Bullfrog Pond located in Broadlands is a hidden quite spot for residents in the area.  It is also a home for many wildlife.


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The Bullfrog is the largest frog in North America. The females grow larger than the males, up to eight inches. Bullfrogs vary in color, from dark olive to pale green above, and from white to cream underneath. They often have dark gray mottling (splotches) on their back legs.

Bullfrogs have large eardrums behind the eye, and this is how to tell the male from the females. Males have larger eardrums, which will be bigger than the eye. Females have smaller eardrums, which will be the same size, or smaller, than the eye.

You can tell a Bullfrog from other frogs, like the Green Frog or Pig Frog, by its lack of dorsolateral ridges. These are the two long lines down the back of most frogs.

Bullfrogs are solitary (live alone) animals, and are very territorial. They rarely meet, except to fight over territory or mate. Bullfrogs mate in the Spring.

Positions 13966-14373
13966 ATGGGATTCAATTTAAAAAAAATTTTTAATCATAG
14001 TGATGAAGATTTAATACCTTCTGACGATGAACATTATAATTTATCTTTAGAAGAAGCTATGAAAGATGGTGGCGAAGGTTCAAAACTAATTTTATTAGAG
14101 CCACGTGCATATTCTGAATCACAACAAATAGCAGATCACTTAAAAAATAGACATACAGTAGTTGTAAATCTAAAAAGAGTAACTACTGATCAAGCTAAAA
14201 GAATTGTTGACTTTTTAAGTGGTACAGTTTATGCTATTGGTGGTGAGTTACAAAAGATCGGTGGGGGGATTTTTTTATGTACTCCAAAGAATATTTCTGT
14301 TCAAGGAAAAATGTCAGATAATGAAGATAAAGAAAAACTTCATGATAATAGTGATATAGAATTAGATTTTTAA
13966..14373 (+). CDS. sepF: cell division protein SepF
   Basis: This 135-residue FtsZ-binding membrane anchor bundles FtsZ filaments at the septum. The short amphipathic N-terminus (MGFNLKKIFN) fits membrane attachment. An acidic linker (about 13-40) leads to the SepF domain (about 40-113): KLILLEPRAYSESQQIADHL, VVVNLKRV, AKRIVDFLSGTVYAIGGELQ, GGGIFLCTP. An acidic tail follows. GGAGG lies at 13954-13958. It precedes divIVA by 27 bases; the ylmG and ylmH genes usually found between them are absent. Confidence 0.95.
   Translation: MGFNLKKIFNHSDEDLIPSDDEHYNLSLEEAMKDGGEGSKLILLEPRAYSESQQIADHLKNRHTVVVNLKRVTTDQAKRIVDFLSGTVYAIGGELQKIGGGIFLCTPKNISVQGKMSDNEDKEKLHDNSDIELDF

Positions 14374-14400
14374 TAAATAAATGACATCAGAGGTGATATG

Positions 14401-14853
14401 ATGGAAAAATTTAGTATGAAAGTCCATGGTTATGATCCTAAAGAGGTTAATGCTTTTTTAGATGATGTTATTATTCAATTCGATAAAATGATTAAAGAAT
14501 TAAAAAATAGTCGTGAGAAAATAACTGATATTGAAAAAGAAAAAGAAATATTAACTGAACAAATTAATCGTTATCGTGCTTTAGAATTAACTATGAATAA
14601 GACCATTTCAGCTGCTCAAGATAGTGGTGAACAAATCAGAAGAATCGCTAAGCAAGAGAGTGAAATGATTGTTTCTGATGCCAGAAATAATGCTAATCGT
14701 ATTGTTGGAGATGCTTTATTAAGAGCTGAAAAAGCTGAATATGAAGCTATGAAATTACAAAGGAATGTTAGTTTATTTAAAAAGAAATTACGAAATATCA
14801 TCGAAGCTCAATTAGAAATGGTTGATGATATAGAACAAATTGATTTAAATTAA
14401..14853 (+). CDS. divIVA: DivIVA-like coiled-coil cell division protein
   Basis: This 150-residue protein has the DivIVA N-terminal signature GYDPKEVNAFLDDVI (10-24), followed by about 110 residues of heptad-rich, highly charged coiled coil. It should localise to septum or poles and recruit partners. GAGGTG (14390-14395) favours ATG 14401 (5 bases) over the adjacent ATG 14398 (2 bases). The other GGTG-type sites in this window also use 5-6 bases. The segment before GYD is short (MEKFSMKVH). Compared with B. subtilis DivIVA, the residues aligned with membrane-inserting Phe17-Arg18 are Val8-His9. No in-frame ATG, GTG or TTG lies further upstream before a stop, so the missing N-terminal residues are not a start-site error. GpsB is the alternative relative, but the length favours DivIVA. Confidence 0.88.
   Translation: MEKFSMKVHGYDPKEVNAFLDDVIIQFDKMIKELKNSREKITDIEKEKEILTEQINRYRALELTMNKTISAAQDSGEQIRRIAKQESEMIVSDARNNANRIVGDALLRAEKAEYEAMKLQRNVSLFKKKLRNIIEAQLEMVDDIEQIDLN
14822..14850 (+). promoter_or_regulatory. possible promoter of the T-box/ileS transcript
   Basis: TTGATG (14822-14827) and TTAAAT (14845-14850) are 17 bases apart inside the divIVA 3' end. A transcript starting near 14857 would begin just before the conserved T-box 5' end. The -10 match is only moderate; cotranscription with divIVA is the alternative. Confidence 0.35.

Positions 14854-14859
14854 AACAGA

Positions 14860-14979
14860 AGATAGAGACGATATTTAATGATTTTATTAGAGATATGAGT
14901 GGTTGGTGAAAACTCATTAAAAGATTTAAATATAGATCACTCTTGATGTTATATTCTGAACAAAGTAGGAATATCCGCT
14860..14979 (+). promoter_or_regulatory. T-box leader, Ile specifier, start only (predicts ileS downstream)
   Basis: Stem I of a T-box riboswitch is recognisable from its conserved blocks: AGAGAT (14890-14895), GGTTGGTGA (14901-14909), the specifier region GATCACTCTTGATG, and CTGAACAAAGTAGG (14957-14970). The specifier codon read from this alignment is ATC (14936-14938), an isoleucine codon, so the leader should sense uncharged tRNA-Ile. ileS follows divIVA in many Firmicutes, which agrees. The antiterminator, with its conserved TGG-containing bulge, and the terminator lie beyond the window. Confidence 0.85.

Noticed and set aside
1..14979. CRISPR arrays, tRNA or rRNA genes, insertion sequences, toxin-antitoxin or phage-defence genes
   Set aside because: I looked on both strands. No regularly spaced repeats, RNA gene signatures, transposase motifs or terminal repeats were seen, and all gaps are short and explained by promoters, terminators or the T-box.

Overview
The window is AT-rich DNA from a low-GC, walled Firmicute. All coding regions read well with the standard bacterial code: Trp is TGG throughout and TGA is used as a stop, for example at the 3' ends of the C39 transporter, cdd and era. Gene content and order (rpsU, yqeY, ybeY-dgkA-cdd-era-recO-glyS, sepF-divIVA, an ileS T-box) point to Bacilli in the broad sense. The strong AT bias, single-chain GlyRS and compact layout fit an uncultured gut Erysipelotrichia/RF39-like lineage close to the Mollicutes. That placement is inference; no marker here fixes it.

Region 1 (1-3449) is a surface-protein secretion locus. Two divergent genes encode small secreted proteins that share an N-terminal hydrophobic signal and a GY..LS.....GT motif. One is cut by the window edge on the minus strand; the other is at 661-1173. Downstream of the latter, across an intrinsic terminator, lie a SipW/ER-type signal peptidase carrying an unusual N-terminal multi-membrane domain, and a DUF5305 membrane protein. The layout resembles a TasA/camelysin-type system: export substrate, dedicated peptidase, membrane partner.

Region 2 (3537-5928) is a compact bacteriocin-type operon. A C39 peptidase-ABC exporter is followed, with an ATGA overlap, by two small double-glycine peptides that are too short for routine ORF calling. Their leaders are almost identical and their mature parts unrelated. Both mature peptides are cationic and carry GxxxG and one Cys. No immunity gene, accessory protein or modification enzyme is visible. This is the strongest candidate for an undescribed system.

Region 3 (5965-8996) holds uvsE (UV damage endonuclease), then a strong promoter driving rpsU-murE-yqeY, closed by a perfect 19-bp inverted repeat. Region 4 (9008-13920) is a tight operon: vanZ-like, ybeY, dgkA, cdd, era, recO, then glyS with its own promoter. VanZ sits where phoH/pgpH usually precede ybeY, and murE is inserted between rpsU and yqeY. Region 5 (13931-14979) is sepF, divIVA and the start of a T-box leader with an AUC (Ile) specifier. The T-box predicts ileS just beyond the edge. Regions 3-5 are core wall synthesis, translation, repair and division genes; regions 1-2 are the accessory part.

Bullfrogs lay up to 20,000 eggs in huge sheets, attached to plants under the water. They taste bad to most predators, which gives them some protection.

Eggs hatch into tadpoles, which grow to four to six inches before turning into frogs.

Relationship to Humans:   Bullfrogs help humans by eating large amounts of pesky insects, such as mosquitos. Many people eat frog legs, which are almost always from Bullfrogs. Bullfrogs are frequently used for medical research, because their body systems are similar to higher animals. Bullfrogs are currently dissected in many high school biology classes so students can learn animal anatomy.

Source and more info: FCPS